Sunday, November 27, 2011

Grave Witch, by Kalayna Price

I'd been trying to read one of my library books, but couldn't give it the attention it deserved - it was a fairy tale retelling, and I realized I'm still in the mood for the strong, female, first-person narration of urban fantasy.

The kind that isn't just vampire porn, I mean. Since, as far as I can tell, the genre is overloaded with vampire porn, I've sworn off picking up random urban fantasy books; last night I did a lot of poking around on the Goodreads/LibraryThing/Amazon reviews to hunt up a new book to read. I found four that had really good reviews and sounded interesting, read their samples, and liked Grave Witch's best.

It's an interesting world: no vampires, no werewolves, just fae and witches. Alex Craft is (SURPRISE!) a grave witch: she can raise the shade of the dead, allowing them to speak to the living. She's got a private business, and is hoping to someday work for the police system, if the courts ever resolve to allow the dead's testimony as evidence. I think that concept is pretty cool. The story at hand revolves around some homicide victims whose raising does not go well, and the shitstorm they are a result of.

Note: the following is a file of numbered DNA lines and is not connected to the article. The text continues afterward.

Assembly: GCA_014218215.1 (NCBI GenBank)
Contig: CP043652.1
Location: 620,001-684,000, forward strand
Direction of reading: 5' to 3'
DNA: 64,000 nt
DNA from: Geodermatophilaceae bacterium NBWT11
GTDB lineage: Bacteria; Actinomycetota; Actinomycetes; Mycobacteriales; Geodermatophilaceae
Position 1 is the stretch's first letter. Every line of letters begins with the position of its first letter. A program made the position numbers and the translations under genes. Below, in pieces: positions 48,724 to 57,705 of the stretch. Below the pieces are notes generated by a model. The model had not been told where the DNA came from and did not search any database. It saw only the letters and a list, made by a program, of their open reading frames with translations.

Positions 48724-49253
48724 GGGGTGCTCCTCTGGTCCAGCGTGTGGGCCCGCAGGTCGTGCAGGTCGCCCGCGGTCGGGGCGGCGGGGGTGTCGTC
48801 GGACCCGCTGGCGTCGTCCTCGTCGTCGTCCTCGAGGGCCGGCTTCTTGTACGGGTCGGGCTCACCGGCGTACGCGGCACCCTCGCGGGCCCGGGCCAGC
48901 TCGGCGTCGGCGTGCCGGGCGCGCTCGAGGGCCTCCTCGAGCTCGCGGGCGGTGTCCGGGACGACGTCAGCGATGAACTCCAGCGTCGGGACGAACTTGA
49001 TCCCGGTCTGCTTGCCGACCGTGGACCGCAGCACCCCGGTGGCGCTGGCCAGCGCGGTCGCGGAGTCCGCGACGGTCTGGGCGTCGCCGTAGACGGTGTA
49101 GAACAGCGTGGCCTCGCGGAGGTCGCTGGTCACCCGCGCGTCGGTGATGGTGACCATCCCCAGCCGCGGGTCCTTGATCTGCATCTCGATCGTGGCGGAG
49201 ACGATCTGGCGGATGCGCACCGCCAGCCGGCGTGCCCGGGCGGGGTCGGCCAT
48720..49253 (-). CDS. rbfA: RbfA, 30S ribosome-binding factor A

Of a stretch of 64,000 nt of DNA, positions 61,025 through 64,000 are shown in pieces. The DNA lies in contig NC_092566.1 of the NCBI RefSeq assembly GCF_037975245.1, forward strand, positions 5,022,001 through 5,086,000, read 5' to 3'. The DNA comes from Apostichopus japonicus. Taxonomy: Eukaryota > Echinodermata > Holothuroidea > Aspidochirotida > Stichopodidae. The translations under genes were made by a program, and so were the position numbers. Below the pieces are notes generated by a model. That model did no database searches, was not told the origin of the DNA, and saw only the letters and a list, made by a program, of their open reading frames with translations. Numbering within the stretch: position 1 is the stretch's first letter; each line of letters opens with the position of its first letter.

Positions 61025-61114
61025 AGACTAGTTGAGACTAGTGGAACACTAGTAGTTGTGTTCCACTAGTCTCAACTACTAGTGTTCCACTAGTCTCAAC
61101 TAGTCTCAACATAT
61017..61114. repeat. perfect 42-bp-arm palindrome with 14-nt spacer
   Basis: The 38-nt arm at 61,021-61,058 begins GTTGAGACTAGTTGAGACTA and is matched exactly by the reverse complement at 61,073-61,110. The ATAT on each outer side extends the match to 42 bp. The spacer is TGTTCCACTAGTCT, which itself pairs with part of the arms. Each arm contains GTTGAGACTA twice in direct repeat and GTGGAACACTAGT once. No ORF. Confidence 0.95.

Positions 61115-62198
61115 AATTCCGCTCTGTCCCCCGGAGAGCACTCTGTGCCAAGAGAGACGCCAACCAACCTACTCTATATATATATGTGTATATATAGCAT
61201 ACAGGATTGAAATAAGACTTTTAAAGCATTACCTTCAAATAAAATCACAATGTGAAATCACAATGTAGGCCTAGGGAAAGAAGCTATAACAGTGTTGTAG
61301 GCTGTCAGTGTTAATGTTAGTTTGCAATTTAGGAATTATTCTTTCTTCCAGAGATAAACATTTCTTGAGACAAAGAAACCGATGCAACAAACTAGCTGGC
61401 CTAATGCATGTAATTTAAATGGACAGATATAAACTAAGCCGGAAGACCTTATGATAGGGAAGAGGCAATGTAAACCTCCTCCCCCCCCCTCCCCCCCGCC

I liked it; I give it a thumbs up and intend to buy the second one (which is a quicker approval rating than I've given some other series[es?] that I like).

It made me wonder, though: are love triangles an inescapable feature of the genre? Does every heroine have two (or more) hotties she must choose between? Mercy Thompson has Samuel and Adam; October Daye has Tybalt and Connor; Sookie Stackhouse has Bill and Sam; et cetera. I'm not sure I've seen an urban fantasy without this feature. (Not that I have dipped my toes very deeply in the genre, due to the aforementioned wariness of vampire porn.)

Alex Craft has her homicide detective, and Death. Death! Who is kind of awesome actually, and I'm looking forward to reading more about him, but I have to wonder: how much of a real relationship could you have with a dude who is basically your imaginary friend? It's not like you can take him out to dinner, introduce him to your buddies, convince your mother/girlfriends that you really don't need to go looking for a man. Awkward.

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